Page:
Before falling to Arizona State 88-75 Sunday, Northwestern women's basketball started the 2014-15 season on a 10-game winning streak, the longest winning streak the program has seen since 1989-90. However, it will still take a strong performance in conference play for head coach Joe McKeown to break the Wildcats into the NCAA tournament.
Unlike the men's team, Northwestern women's hoops has scheduling on their side. They have two games against Illinois and Wisconsin, who finished last and next-to-last in the conference a year ago. Northwestern also has only one game against each of the Big Ten's newcomers, Rutgers and Maryland, both of whom are currently ranked in the nation's top 17.
|Two games||Home only||Away only|
|Illinois, Iowa, Michigan, Michigan State, Wisconsin||Maryland, Minnesota, Nebraska, Rutgers||Indiana, Penn State, Purdue, Ohio State|
Outside of the additions of Rutgers and Maryland, the Big Ten may be taking a dip this season. Conference-champion Penn State has started 3-8 after losing all-Big Ten first teamers Maggie Lucas and Ariel Edwards. Purdue is 7-4 after the graduation of several key seniors, and Minnesota is going to struggle without Big Ten preseason player of the year Rachel Banham, who tore her ACL several weeks ago.
The conference currently has five ranked teams, including Michigan State and Iowa, each of whom the Wildcats play twice. Otherwise, Northwestern's schedule couldn't be more favorable. The biggest challenge facing NU is staying healthy. McKeown's squad essentially runs seven-deep. The seven playing "starter minutes" are the only ones seeing the floor in tight games, and they score 94 percent of the team's points. To make a run at the tourney, McKeown will need all of them in the lineup.
Nia Coffey looks better than ever, averaging 16.8 points and 7.6 rebounds per game. The sophomore forward is proving exactly why she was selected to the coaches' preseason all-Big Ten team. Coffey stuffs every part of the stat sheet and scores in a multitude of ways from post-ups to mid-range jumpers to coast-to-coast lay-ups. She has cut out the foul trouble issue she had as a freshman and now just needs to work on limiting turnovers.
Center Alex Cohen and forward Lauren Douglas play alongside Coffey in the frontcourt. Cohen and Douglas both stretch the floor with their outside shooting ability, although Douglas isn't quite matching the 39.8 percent she made from three last year. They can both score in the post too and are solid defenders. When the starters are in foul trouble, sophomore Allie Tuttle or junior captain Christen Johnson will replace them on the forward line.
If there's one way in which the frontcourt can improve, it's rebounding. Last year NU was out-rebounded by an average of 6.8 boards per game. They are almost even in rebounding margin this season, but it's come against mediocre competition. Northwestern will never own the glass since the Wildcats almost always play zone defense, but they could use more production out of Cohen, the 6-foot-5 senior, who's currently third on the team in rebounding.
The load has been taken off Maggie Lyon's shoulders, and it's doing wonders for her game. She's still scoring right around 13 points per game, but instead of shooting her 2013-14 rate of 37.7 percent from the field, she's making over 48 percent of her field goals. She's also sinking more than 48 percent of her threes on 5.6 attempts per game. The former Big Ten freshman of the year looks more comfortable in the offense, and her hot hand is creating opportunities for others to score too.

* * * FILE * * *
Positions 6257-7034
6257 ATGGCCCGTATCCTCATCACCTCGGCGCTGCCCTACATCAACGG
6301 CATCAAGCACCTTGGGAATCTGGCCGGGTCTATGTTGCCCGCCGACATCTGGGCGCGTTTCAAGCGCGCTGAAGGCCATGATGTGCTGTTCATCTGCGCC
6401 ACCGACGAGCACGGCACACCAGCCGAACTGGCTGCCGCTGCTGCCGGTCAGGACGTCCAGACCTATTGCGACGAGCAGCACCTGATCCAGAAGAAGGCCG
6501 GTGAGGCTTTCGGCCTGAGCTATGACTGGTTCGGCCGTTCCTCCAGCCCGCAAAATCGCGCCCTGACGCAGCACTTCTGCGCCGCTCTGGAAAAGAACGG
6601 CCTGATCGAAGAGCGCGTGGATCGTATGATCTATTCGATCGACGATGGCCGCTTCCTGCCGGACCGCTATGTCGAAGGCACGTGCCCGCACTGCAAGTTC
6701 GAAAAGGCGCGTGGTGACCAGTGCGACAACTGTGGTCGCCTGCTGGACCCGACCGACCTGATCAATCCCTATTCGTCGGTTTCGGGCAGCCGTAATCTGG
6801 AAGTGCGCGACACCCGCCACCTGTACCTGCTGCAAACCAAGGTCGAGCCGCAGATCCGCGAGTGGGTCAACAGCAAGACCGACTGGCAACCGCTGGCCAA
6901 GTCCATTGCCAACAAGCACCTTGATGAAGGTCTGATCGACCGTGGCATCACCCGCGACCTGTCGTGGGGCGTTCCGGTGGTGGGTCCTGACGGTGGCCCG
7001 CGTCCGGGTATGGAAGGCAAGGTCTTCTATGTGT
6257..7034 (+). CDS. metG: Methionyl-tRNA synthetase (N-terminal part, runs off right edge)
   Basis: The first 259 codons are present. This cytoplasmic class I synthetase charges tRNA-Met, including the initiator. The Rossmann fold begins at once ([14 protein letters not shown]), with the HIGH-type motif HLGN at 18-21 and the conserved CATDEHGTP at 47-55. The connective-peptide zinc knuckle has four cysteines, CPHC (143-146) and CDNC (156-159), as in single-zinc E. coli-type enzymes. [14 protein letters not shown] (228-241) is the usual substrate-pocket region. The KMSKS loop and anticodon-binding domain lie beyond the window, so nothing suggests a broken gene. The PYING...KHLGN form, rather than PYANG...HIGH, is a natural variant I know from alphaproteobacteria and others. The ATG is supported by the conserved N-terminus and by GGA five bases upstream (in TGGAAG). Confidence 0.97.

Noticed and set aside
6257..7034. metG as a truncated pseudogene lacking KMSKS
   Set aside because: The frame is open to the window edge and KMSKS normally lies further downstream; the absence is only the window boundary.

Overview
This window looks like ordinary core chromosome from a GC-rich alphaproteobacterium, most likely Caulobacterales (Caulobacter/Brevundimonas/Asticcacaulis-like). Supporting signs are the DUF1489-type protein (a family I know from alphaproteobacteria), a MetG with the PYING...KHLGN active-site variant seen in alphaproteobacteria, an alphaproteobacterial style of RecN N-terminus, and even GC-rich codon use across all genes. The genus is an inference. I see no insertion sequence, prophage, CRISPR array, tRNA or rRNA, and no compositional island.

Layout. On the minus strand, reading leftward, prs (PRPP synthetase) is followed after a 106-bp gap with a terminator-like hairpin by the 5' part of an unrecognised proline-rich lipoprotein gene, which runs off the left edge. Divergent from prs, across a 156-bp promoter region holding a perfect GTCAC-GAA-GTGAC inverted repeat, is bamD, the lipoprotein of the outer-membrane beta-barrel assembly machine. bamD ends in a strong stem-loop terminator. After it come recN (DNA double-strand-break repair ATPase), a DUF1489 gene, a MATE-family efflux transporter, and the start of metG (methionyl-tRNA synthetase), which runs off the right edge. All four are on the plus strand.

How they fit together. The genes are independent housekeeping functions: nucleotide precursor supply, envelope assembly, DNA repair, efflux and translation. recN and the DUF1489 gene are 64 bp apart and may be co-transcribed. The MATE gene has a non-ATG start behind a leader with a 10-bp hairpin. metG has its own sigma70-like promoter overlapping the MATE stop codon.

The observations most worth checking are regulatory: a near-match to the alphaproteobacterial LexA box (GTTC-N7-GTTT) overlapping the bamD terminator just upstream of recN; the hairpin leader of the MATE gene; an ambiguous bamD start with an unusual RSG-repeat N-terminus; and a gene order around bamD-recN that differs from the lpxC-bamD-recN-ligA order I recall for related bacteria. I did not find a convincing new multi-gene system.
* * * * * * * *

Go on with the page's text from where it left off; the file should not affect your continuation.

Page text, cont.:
Christen Inman has been just as efficient as Lyon when shooting inside the arch. Inman knows how to cut, find holes in the defense and score off the dribble. Her field goal percentage has increased to nearly 54 percent while maintaining about the same scoring mark. She's an all-around player able to defend, pass the basketball and make the smart plays.
Oddly enough, the point guard position is helping out in the rebounding department. Ashley Deary and Karly Roser track down a combined 6.8 boards per game. Deary is a quick, feisty defender and leads the nation in steals with 3.9 per game. She creates a lot of havoc on defense without getting in foul trouble. The sophomore guard usually handles the rock at the point too and keeps the offense flowing with non-stop movement.
Having Roser back has made a huge difference for NU. She only played 13 games last season due to a concussion, which often forced the wings to move to the point. Roser isn't nearly as fast or agile as Deary, but at 5-foot-10, she has the size and strength to guard big point guards and off guards. The senior captain rounds out Northwestern's top seven nicely and knows how to control the pace of the game. The next guards off the bench would likely be freshmen Alexis Glasgow and Lydia Rohde, but their playing time should fall during Big Ten play.
Northwestern women's basketball's 2013-14 season was a lot like Northwestern football's 2013 season. They had a good showing in the non-conference schedule (going 10-3), postseason aspirations built and the season crumbled due to close losses and some bad luck. They were 2-5 against conference opponents in games decided by four points or less. They were missing Roser most of the season, and she didn't seem to be 100 percent when she did play.
This year Northwestern returned over 90 percent of minutes from last year. Lyon, Coffey and Deary have improved immensely. The team is healthy, and the expanded 18-game Big Ten schedule couldn't get much easier. A .500 conference record seems attainable. The Wildcats should get around 20 wins and be right on the bubble when selection Monday rolls around in March.